New Delhi, October 31: To insulate the bureaucracy from political interference and to put an end to frequent transfers of civil servants by political bosses, the Supreme Court on Thursday directed the Centre and the States to set up a Civil Services Board (CSB) for the management of transfers, postings, inquiries, process of promotion, reward, punishment and disciplinary matters.
A Bench of Justices K.S. Radhakrishnan and Pinaki Chandra Ghose, giving a series of directions while disposing of a public interest writ petition — filed by former Union Cabinet Secretary T.S.R. Subramanian; former CECs T.S. Krishnamurthy and N. Gopalaswami; former Indian Ambassador to the U.S. Abid Hussain; former CBI Director Joginder Singh; former Manipur Governor Ved Prakash Marwah and 77 others — also said bureaucrats should not act on verbal orders given by politicians and suggested a fixed tenure for them.
Writing the judgment, Mr. Justice Radhakrishnan said “the CSB, consisting of high ranking service officers, who are experts in their respective fields, with the Cabinet Secretary at the Centre and Chief Secretary at the State level, could be a better alternative (till the Parliament enacts a law), to guide and advise the State government on all service matters, especially on transfers, postings and disciplinary action, etc., though their views also could be overruled, by the political executive, but by recording reasons, which would ensure good governance, transparency and accountability in governmental functions.”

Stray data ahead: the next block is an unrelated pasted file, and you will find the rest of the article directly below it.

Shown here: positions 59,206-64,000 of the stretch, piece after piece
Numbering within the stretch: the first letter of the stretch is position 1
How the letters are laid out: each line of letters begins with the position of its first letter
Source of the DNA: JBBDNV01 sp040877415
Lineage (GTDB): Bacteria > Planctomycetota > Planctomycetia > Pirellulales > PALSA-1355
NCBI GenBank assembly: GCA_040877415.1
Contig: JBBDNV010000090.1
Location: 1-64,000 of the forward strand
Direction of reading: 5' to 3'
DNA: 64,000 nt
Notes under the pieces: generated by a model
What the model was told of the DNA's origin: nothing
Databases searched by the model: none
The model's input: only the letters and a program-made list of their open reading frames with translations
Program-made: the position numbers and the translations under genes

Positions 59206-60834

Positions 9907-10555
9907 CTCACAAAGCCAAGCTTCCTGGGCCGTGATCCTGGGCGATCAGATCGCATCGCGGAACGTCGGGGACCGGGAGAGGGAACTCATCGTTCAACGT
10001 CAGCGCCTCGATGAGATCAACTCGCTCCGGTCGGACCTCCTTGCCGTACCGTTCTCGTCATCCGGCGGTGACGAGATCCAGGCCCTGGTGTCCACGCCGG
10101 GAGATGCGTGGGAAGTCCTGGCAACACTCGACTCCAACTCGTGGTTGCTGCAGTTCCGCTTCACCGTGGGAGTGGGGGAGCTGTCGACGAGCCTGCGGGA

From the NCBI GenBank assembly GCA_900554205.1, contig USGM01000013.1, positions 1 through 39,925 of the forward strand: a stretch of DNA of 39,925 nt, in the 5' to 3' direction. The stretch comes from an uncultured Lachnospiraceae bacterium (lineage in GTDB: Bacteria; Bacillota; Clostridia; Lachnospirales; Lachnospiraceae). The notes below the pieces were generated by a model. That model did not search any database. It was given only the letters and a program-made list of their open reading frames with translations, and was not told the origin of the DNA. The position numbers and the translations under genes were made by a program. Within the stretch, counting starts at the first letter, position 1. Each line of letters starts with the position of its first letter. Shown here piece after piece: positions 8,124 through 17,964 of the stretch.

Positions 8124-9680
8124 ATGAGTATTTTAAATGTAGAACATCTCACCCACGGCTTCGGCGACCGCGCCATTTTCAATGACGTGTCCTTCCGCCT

The Bench asked Parliament to enact a Civil Services Act under Article 309 of the Constitution setting up a CSB, “which can guide and advise the political executive transfer and postings, disciplinary action, etc.” The Bench directed the Centre, State governments and the Union Territories to constitute such Boards “within three months, if not already constituted, till the Parliament brings in a proper Legislation in setting up CSB.”
The Bench said “We notice, at present the civil servants are not having stability of tenure, particularly in the State governments where transfers and postings are made frequently, at the whims and fancies of the executive head for political and other considerations and not in public interest. The necessity of minimum tenure has been endorsed and implemented by the Union Government. In fact, we notice, almost 13 States have accepted the necessity of a minimum tenure for civil servants. Fixed minimum tenure would not only enable the civil servants to achieve their professional targets, but also help them to function as effective instruments of public policy.”
Deprecating repeated transfers, the Bench said minimum assured tenure ensures efficient service delivery and also increased efficiency.The Bench directed the Centre, States and Union Territories to issue appropriate directions to secure providing of minimum tenure of service to various civil servants, within three months.